UPDATED Jan. 27, 2022, at 4:15 PM

What Redistricting Looks Like In Every State

An updating tracker of proposed congressional maps — and whether they might benefit Democrats or Republicans in the 2022 midterms and beyond. How this works »

The partisan breakdown of Indiana’s new map
Status:Approved
partisan lean of districts:
Old map
9 districts
majority
This map
9 districts
There are 2 Democratic-leaning seats and 7 Republican-leaning seats in Indiana’s new map.Change from old map: None.
The competitiveness and fairness of Indiana's maps
Median seat
Difference between the partisan lean of the state’s median district and the state as a whole.
Old mapR+7.4
New mapR+10.0
Efficiency gap
Difference between each party’s share of “wasted votes” — those that don’t contribute to a candidate winning.
New mapR+12.3
Old mapR+13.3
Competitiveness
The number of districts in the state whose partisan leans are between R+5 and D+5.
Old map0/9
New map0/9
The demographic and partisan breakdown of Indiana’s new map
White
Black
Hispanic
Asian
Other
DistrictIncumbentPartisan leanRacial makeup
1st
Frank J. MrvanD
D+7
2nd
Jackie WalorskiR
R+26
3rd
Jim BanksR
R+34
4th
Jim BairdR
R+33
5th
Victoria SpartzR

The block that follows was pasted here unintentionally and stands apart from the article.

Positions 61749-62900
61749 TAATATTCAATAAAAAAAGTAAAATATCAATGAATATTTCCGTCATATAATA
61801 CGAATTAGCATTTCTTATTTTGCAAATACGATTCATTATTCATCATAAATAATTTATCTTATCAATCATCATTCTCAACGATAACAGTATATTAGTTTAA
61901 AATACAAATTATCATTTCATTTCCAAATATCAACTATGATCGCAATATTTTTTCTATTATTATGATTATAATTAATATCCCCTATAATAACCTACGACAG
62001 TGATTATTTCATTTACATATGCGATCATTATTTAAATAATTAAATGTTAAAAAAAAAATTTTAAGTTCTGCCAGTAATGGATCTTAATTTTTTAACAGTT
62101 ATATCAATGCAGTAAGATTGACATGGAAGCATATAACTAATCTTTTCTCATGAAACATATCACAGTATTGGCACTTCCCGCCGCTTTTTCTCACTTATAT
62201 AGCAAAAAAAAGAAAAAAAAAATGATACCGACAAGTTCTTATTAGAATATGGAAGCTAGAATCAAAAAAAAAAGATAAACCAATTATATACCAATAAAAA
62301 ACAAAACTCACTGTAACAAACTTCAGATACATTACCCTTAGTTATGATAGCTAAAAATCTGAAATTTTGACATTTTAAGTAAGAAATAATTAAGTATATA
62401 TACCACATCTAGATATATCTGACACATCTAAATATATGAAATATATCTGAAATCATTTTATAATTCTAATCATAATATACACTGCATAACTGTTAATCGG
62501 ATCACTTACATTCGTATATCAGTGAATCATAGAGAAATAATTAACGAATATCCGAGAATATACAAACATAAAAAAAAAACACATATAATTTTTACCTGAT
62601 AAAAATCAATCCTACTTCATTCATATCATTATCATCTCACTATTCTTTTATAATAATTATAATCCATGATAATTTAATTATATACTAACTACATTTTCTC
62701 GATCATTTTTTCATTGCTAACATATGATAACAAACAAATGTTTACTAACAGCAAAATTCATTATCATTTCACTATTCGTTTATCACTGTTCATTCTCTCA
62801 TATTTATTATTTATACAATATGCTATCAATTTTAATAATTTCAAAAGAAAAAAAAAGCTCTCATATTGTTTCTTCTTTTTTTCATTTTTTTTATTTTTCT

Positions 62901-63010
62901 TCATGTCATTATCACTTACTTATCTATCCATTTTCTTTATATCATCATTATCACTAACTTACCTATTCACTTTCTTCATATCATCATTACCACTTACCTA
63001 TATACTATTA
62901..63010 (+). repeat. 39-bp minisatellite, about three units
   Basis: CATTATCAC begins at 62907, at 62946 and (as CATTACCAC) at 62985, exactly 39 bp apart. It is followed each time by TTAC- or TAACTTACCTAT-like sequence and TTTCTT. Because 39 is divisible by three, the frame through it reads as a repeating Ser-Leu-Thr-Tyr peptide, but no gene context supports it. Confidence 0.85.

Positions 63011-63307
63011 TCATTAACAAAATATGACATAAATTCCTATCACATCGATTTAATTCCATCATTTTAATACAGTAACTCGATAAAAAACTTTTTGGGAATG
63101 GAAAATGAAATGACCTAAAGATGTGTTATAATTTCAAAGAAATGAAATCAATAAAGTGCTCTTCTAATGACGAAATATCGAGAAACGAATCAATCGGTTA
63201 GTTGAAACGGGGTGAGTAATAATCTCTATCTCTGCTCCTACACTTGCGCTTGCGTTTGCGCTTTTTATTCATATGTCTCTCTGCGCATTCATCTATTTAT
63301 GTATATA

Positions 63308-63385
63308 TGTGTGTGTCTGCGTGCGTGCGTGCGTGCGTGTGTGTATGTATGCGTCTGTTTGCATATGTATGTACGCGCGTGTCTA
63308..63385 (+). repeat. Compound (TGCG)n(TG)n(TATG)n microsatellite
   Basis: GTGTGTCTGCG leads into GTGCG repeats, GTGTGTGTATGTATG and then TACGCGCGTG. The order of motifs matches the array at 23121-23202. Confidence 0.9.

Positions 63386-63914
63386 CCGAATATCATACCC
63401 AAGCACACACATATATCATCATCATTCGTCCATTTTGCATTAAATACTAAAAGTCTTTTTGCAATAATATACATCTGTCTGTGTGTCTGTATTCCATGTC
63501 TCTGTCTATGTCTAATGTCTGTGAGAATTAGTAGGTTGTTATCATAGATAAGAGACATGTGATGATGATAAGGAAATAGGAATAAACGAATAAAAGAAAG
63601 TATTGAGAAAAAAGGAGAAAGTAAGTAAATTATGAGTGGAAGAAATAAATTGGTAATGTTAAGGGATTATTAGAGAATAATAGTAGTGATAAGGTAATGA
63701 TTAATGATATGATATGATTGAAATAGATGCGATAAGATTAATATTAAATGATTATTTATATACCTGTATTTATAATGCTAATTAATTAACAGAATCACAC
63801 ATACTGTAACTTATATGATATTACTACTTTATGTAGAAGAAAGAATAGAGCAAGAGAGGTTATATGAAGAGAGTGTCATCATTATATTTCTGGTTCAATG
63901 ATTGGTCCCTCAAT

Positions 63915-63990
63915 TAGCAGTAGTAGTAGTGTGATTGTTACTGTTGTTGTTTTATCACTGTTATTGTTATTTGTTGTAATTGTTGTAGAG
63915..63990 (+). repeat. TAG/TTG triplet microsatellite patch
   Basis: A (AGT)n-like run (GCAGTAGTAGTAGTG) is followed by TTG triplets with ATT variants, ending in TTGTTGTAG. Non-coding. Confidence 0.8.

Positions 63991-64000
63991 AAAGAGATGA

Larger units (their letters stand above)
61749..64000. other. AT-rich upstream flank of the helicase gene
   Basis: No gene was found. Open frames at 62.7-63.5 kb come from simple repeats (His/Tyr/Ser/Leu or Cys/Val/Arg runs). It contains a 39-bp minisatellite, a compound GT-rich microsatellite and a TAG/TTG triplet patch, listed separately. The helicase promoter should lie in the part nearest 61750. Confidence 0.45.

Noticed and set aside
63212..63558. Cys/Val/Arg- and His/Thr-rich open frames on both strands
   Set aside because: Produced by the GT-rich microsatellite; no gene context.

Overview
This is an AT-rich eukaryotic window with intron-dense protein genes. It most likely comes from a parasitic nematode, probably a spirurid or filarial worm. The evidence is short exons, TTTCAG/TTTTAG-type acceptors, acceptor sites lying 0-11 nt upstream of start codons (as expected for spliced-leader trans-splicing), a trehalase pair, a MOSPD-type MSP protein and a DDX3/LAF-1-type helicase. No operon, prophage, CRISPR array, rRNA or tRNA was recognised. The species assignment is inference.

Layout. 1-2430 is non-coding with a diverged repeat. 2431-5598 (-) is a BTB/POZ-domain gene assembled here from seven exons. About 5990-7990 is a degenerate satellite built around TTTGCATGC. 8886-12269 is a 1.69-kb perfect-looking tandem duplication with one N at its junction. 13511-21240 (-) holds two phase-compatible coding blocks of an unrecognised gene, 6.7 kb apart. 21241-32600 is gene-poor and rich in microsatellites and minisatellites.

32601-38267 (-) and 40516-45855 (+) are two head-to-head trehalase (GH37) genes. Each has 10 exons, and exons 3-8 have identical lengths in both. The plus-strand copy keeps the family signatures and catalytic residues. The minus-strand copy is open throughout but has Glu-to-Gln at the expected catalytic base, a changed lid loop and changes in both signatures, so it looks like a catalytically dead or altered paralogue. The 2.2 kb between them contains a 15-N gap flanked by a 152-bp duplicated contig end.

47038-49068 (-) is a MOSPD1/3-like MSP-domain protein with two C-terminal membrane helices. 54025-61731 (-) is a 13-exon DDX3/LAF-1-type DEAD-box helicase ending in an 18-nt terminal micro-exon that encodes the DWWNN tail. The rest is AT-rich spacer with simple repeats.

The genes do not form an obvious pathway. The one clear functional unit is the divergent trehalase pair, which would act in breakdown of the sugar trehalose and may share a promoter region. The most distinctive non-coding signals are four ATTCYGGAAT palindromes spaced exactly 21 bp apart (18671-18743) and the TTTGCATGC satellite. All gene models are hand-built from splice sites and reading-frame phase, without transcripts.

R+22
6th
Greg PenceR
R+37
7th
André CarsonD
D+37
8th
Larry BucshonR
R+36
9th
Trey HollingsworthR
R+30

The racial makeup of each district is of the voting-age population.

The latest in Indiana

Oct. 4, 2021

On Oct. 4, Gov. Eric Holcomb signed a bill into law that redraws the state’s congressional maps. The new map, drawn by Republicans, is expected to allow the GOP to maintain its 7-2 seat majority in the state.

Democrats fought against the map, specifically because the approved proposal now makes the 5th Congressional District, represented by Republican Victoria Spartz, much safer for the GOP and effectively eliminates competitive congressional districts in the state. But despite pushback from the public and Indiana Democrats, the state’s newest maps easily passed thanks to Republicans controlling the House, Senate and governorship.

Latest updates
Icon of the Indiana state boundaries
Oct. 4, 2021
Indiana Gov. Holcomb signed HB 1581 into law, establishing new state legislative and congressional districts for the next decade.
Icon of the Indiana state boundaries
Oct. 1, 2021
The Indiana Senate and House adopted new maps for the state's congressional and state legislative districts. No Democrats voted in favor of the maps which were sent to Gov. Holcomb for final approval.
Icon of the Indiana state boundaries
Sept. 23, 2021
The Indiana House passed House Bill No. 1581, approving U.S. Congressional and state House of Representatives redistricting maps.

Latest changes 🤖

Our latest coverage

Who controls redistricting in Indiana in 2021?
Republicans fully control the congressional redistricting process. New maps are drawn and passed by the Republican state legislature and signed into law by the Republican governor. If the legislature fails to pass a map, redistricting falls to a partisan commission made up of Republican state legislators.